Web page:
I love this spot. It's pricier than the other sushi spots in the area but it's worth it if you're looking for higher quality. Their happy hour is AWESOME. The drinks are cheap (sake!!) and they have a pretty extensive menu of appetizers and other items on HH. The Green Mile and Kappa Monster rolls are my favorites, with honorable mention to the Lemon roll and El Diablo. I do want to mention, in some of their rolls they use real blue crab not the fake Krab meat you find at other places, it has a different look and flavor. My boyfriend found it "too fishy" and thought it was spoiled Krab meat or something but he doesn't have the most refined of palates. Just keep in mind that it'll have a "fishier" flavor in case that's not your thing. I personally loved it. Lastly, this place is always packed for dinner so make a reservation if you can or show up as early as possible (they open for dinner at 5 and HH is until 6:30). Early is better though because you really don't want to miss their happy hour!
We’ve opened a small share of subscription boxes in this household, and while Board Game Bento is a good value, monetarily speaking, that is a standard feature of subscription boxes and we’ve come to expect it; on the other hand, we have received underwhelming subscription boxes before despite their contents’ cash value, so what usually preoccupies us when we are waiting for them is whether they will pass the “intrinsic value” test—that is, ignoring the contents’ price points, will the box be packed with goodness? I can tell you that our first Board Game Bento passed this test, as we have already had a wonderful time playing Spyfall, and I am already cogitating strategies for our future play; Salem and Machine of Death look like fun games with unique themes as well, and I have high hopes for them.
So what’s inside? Well, recent boxes have been themed to party games, food, and investigations. Some of the goodies inside have been Dixit, Boss Monster 2, Hoity Toity, Once Upon a Time, and Sushi Go!, so if you’re already a gamer and have a collection, you obviously run the risk of getting a game you already own. But that’s the risk with any blind box service, to be honest.
Biggs and Wedge, inspired by two Star Wars characters of the same name, appear in numerous games as minor characters, sometimes as comic relief. The later games in the series feature several males with effeminate characteristics. Recurring creatures include Chocobos and Moogles. Chocobos are large, often flightless birds that appear in several installments as a means of long-distance travel for characters. Moogles, on the other hand, are white, stout creatures resembling teddy bears with wings and a single antenna. They serve different capacities in games including mail delivery, weaponsmiths, party members, and saving the game. Chocobo and Moogle appearances are often accompanied by specific musical themes that have been arranged differently for separate games. Final Fantasy is also well known for its enemy monsters and creatures.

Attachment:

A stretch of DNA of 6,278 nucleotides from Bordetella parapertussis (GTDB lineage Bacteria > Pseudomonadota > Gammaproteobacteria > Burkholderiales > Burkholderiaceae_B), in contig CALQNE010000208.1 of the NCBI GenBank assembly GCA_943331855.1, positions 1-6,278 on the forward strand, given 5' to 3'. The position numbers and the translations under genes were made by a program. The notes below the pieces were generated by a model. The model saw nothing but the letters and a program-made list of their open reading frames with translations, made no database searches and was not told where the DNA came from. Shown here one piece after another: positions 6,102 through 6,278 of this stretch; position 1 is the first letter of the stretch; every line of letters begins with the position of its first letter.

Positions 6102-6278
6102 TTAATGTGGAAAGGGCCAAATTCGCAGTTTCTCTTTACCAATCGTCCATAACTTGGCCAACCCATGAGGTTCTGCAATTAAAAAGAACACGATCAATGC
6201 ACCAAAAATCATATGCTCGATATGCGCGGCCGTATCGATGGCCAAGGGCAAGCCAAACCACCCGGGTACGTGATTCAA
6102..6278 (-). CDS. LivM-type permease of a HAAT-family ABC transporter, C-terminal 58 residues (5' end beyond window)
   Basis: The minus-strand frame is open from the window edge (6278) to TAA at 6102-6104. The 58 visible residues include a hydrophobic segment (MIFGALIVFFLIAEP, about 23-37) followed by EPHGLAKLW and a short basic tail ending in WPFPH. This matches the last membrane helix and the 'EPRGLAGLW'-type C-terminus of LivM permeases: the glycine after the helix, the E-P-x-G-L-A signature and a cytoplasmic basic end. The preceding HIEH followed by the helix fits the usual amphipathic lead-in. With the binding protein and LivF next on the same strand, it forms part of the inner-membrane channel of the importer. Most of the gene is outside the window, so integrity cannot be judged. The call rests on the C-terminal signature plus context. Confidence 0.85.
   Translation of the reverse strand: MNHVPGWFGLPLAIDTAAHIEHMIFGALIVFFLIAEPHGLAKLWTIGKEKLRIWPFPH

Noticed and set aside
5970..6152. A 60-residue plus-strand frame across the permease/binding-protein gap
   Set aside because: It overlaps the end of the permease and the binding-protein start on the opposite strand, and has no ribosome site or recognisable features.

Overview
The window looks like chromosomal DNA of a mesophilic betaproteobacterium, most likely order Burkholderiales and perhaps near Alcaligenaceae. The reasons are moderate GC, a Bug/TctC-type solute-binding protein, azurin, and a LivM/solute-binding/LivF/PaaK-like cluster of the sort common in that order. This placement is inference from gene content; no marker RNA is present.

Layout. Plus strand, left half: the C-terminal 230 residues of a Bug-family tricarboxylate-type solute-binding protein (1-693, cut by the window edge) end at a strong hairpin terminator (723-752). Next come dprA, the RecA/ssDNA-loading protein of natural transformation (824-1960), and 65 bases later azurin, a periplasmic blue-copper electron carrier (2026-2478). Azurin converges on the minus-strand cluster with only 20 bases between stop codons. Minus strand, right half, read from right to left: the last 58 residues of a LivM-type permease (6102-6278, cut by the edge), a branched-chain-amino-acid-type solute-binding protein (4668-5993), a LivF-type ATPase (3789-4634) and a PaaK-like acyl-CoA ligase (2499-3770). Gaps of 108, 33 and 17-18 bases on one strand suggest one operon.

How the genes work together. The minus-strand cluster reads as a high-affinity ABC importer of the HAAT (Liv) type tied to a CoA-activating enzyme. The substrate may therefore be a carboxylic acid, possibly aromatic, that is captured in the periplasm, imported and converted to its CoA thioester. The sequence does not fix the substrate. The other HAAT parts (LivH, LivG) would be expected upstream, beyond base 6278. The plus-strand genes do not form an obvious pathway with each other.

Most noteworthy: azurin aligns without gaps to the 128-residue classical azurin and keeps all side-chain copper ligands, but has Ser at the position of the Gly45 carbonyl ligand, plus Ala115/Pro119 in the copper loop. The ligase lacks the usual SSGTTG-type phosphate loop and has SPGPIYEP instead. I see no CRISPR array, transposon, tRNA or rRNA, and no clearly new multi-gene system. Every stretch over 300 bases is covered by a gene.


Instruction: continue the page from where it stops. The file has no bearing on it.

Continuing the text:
Square Enix has expanded the Final Fantasy series into various media. Multiple anime and computer-generated imagery (CGI) films have been produced that are based either on individual Final Fantasy games or on the series as a whole. The first was an original video animation (OVA), Final Fantasy: Legend of the Crystals, a sequel to Final Fantasy V. The story was set in the same world as the game, although 200 years in the future. It was released as four 30-minute episodes, first in Japan in 1994 and later in the United States by Urban Vision in 1998. In 2001, Square Pictures released its first feature film, Final Fantasy: The Spirits Within. The film is set on a future Earth invaded by alien life forms. The Spirits Within was the first animated feature to seriously attempt to portray photorealistic CGI humans, but was considered a box office bomb and garnered mixed reviews.
I originally wasn't going to subscribe for this one as the theme didn't really interest me, but a discount offer, the mention that this box would have over $100 worth of games, and the hint that one of the games was a Spiel des Jahres nominee got me to give in. Based on the month's theme, I thought the SdJ nominee would've been Codenames or less likely, T.I.M.E. Stories. Alas, the "nominee" was Spyfall. Overall, I'm not very excited about this box as I don't play these types of games, though Salem looks interesting.